High School Cyber Security Contest Secures Power Grid

High School Cyber Security Contest Secures Power Grid

Published: May 2, 2016.

High school students tested the security of the electrical grid and discussed future careers in cyber security during the April 23 Guardians of the Grid competition at Lewis University in Romeoville. Professor and Chair of Computer and Mathematical Sciences Dr. Ray Klump shared his expertise with the students before they took on the challenging competition.

Funded by the National Security Agency and contributions from ComEd, this competition features a simulator of the commercial power grid. Students play the role of hacker, working in teams to try to cause a blackout on the grid. The system has automatic defenses to try to keep the system stable even in the event of attack, but persistent, orchestrated threats can compromise it, and students get an opportunity to explore those kinds of weaknesses. Through this, they see how big an impact cyber security can have on the grid's operation.

“The Guardians of the Grid competition gives students the ability to learn about the cyber security threats facing one of our most critical infrastructures – the electric power grid,” commented Dr. Klump. “Most people probably don’t think very much about the network of generators and transmission lines that bring electric power to our homes, but hackers have been thinking a lot about it and how to interrupt that flow of power,” he added.

Prior to the competition, all participating students learned how the grid works and how data are encrypted. They applied these lessons, then, in the competition.

“It is important to teach high school students about this, because they have been learning about cyber security largely from the perspective of privacy and how cyber-attack can compromise it,” Dr. Klump said. “But most of them haven’t thought too much about the physical consequences of a cyber-attack, how it can compromise all of the systems on which modern life depends.”

The first, second, and third-place teams won scholarships. All participants were given a Raspberry Pi computer.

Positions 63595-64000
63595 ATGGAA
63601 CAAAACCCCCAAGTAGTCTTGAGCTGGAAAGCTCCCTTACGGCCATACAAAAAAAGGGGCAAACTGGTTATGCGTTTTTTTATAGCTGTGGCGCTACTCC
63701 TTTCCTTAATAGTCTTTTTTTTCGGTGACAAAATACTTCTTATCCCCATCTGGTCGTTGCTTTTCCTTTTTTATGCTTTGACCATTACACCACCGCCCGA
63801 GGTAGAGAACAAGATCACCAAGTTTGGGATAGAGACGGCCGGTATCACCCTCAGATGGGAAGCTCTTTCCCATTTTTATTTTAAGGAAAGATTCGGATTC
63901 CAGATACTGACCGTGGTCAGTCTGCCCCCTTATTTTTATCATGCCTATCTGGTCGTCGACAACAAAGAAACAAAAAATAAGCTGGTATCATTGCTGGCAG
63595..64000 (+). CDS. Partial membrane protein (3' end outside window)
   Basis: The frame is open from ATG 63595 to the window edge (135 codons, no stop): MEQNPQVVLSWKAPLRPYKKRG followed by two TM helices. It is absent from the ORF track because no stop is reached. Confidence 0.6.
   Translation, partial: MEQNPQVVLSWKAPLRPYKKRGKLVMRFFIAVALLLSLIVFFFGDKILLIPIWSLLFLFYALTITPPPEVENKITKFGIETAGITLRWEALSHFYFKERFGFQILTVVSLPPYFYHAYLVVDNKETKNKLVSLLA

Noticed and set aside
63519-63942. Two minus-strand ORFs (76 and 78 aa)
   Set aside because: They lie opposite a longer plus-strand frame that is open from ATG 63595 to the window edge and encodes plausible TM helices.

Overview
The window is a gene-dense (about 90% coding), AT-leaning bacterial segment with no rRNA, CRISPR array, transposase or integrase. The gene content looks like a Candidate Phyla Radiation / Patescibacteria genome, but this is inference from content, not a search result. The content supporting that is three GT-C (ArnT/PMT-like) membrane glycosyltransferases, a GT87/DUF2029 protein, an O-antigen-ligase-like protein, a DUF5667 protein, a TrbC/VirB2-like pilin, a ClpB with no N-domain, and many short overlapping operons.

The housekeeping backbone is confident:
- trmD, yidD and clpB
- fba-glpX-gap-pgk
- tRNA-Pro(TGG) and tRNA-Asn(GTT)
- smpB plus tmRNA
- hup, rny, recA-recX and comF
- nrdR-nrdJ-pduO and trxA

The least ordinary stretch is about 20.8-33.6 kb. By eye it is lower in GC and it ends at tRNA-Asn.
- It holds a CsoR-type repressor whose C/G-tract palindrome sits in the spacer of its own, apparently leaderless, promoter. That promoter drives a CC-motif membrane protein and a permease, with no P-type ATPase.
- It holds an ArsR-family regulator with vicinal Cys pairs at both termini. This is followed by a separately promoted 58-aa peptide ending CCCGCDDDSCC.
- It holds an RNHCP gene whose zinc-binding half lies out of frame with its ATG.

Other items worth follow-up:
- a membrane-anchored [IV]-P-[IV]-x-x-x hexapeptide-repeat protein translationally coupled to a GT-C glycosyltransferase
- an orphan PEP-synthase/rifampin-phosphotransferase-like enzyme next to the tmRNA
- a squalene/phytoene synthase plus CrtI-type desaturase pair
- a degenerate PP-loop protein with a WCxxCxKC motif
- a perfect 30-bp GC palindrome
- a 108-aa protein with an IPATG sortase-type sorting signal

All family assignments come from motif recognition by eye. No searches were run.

“On top of the chance to win prizes, this competition will give students a chance to learn how power travels from generating stations to our homes and business, how the increased computerization of the grid has left it more susceptible to cyber-attack and how steps can be taken to design the grid to respond to and withstand such attacks,” added Dr. Klump.

Dr. Klump is hopeful that this competition will help students learn to identify the possible threats out there so they can become part of the solution.

Lewis University offers a bachelor’s degree in Computer Science and Computer Engineering, with concentrations in Cyber Security, Web and Mobile Development, Data Science, and Video Game Development. It also offers minors in Computer Science, Cyber Security Science, Data Science, and Web and Mobile Application Development. At the graduate level, it offers a nationally recognized for a Master of Science in Information Security program, which includes an innovative fast-track that enables students to earn both a bachelor’s and a master’s degree in five years. A master's degree in Data Science is also available for students who wish to learn more about Big Data. A new Master of Science in Computer Science will start in August 2016.

Lewis University is a Catholic university in the Lasallian tradition offering distinctive undergraduate and graduate programs to nearly 7,000 traditional and adult students. Lewis offers multiple campus locations, online degree programs, and a variety of formats that provide accessibility and convenience to a growing student population. Sponsored by the De La Salle Christian Brothers, Lewis prepares intellectually engaged, ethically grounded, globally connected, and socially responsible graduates. The seventh largest private not-for-profit university in Illinois, Lewis has been nationally recognized by The Princeton Review and U.S. News & World Report. Visit www.lewisu.edu for further information.



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